Neurogenesis is the generation of neurons from stem cells, a process that is regulated by SoxB transcription factors (TFs) in many animals. Although the roles of these TFs are well understood in bilaterians, how their neural function evolved is unclear. Here, we use Hydractinia symbiolongicarpus, a member of the early-branching phylum Cnidaria, to provide insight into this question. Using a combination of mRNA in situ hybridization, transgenesis, gene knockdown, transcriptomics, and in-vivo imaging, we provide a comprehensive molecular and cellular analysis of neurogenesis during embryogenesis, homeostasis, and regeneration in this animal. We show that SoxB genes act sequentially at least in some cases. Stem cells expressing Piwi1 and Soxb1, which have a broad developmental potential, become neural progenitors that express Soxb2 before differentiating into mature neural cells. Knockdown of SoxB genes resulted in complex defects in embryonic neurogenesis. Hydractinia neural cells differentiate while migrating from the aboral to the oral end of the animal, but it is unclear whether migration per se or exposure to different microenvironments is the main driver of their fate determination. Our data constitute a rich resource for studies aiming at addressing this question, which is at the heart of understanding the origin and development of animal nervous systems.
The accession number for the RNA-seq datasets generated in this study is Sequence Read Archive (SRA): BioProjects PRJNA549873 (bulk RNA-seq) and PRJNA777228 (single cell RNA-seq). Accession numbers for each sample are listed in Table S2. The Hydractinia symbiolongicarpus genome is available through the NIH National Human Genome Research Institute (https://research.nhgri.nih.gov/hydractinia/). Corresponding data is archived in the NCBI Sequence Read Archive (SRA) under BioProject PRJNA807936.
Bulk RNA-seqSRA, PRJNA549873.
- Uri Frank
- Uri Frank
- Uri Frank
- Christine E Schnitzler
- Andy D Baxevanis
- Sebastian G Gornik
- Miguel Salinas-Saavedra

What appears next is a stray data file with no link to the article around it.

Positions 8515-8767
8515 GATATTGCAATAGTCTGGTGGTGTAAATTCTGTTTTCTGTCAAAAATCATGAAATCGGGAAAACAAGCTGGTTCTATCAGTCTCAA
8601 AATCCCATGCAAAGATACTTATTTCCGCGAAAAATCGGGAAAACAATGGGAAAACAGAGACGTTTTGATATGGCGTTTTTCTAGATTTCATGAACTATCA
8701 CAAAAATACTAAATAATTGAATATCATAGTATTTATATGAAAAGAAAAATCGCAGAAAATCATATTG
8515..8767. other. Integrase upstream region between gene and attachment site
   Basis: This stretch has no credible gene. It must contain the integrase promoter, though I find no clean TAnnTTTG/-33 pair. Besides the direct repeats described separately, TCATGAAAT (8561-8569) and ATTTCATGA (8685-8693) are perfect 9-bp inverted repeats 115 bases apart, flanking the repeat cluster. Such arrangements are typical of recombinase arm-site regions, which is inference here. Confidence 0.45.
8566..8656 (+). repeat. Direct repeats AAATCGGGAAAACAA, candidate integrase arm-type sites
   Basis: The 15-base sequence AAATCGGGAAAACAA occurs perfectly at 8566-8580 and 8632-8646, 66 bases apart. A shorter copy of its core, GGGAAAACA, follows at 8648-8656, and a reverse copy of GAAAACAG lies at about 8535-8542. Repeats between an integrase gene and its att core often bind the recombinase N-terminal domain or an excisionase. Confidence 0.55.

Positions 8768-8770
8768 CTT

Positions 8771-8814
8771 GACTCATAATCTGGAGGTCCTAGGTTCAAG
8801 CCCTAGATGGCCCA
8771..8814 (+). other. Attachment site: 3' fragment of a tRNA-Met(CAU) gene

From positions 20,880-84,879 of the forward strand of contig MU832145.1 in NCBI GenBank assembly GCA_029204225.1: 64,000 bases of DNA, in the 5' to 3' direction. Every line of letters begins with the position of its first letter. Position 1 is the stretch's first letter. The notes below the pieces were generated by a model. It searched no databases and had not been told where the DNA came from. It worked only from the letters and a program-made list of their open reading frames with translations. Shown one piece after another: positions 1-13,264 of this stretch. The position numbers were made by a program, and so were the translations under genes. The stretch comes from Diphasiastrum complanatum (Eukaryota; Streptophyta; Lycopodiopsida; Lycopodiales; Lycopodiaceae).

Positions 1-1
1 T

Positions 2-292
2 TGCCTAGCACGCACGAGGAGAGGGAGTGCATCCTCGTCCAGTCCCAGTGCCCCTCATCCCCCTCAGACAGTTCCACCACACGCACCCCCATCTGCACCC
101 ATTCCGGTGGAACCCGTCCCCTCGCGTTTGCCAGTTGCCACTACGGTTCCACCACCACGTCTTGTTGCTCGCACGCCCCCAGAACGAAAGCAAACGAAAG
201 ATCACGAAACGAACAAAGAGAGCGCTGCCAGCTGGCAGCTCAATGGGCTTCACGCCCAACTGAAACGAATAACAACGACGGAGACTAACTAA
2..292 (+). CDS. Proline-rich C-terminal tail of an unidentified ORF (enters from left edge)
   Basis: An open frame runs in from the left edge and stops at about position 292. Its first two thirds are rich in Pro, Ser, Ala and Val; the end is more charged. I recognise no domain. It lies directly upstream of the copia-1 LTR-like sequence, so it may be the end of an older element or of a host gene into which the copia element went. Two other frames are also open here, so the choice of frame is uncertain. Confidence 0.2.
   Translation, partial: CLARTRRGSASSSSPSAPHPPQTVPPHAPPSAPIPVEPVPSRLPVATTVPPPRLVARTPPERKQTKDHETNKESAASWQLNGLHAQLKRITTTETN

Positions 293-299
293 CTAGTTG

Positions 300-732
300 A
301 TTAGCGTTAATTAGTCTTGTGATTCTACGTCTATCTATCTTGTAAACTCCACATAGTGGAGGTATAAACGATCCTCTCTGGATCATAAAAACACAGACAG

The funders had no role in study design, data collection and interpretation, or the decision to submit the work for publication.
- Marianne E Bronner, California Institute of Technology, United States
This is an open-access article, free of all copyright, and may be freely reproduced, distributed, transmitted, modified, built upon, or otherwise used by anyone for any lawful purpose. The work is made available under the Creative Commons CC0 public domain dedication.
We have identified active enhancers in the mouse cerebellum at embryonic and postnatal stages which provides a view of novel enhancers active during cerebellar development. The majority of cerebellar enhancers have dynamic activity between embryonic and postnatal development. Cerebellar enhancers were enriched for neural transcription factor binding sites with temporally specific expression. Putative gene targets displayed spatially restricted expression patterns, indicating cell-type specific expression regulation. Functional analysis of target genes indicated that enhancers regulate processes spanning several developmental epochs such as specification, differentiation and maturation. We use these analyses to discover one novel regulator and one novel marker of cerebellar development: Bhlhe22 and Pax3, respectively. We identified an enrichment of de novo mutations and variants associated with autism spectrum disorder in cerebellar enhancers. Furthermore, by comparing our data with relevant brain development ENCODE histone profiles and cerebellar single-cell datasets we have been able to generalize and expand on the presented analyses, respectively. We have made the results of our analyses available online in the Developing Mouse Cerebellum Enhancer Atlas (https://goldowitzlab.shinyapps.io/developing_mouse_cerebellum_enhancer_atlas/), where our dataset can be efficiently queried, curated and exported by the scientific community to facilitate future research efforts. Our study provides a valuable resource for studying the dynamics of gene expression regulation by enhancers in the developing cerebellum and delivers a rich dataset of novel gene-enhancer associations providing a basis for future in-depth studies in the cerebellum.
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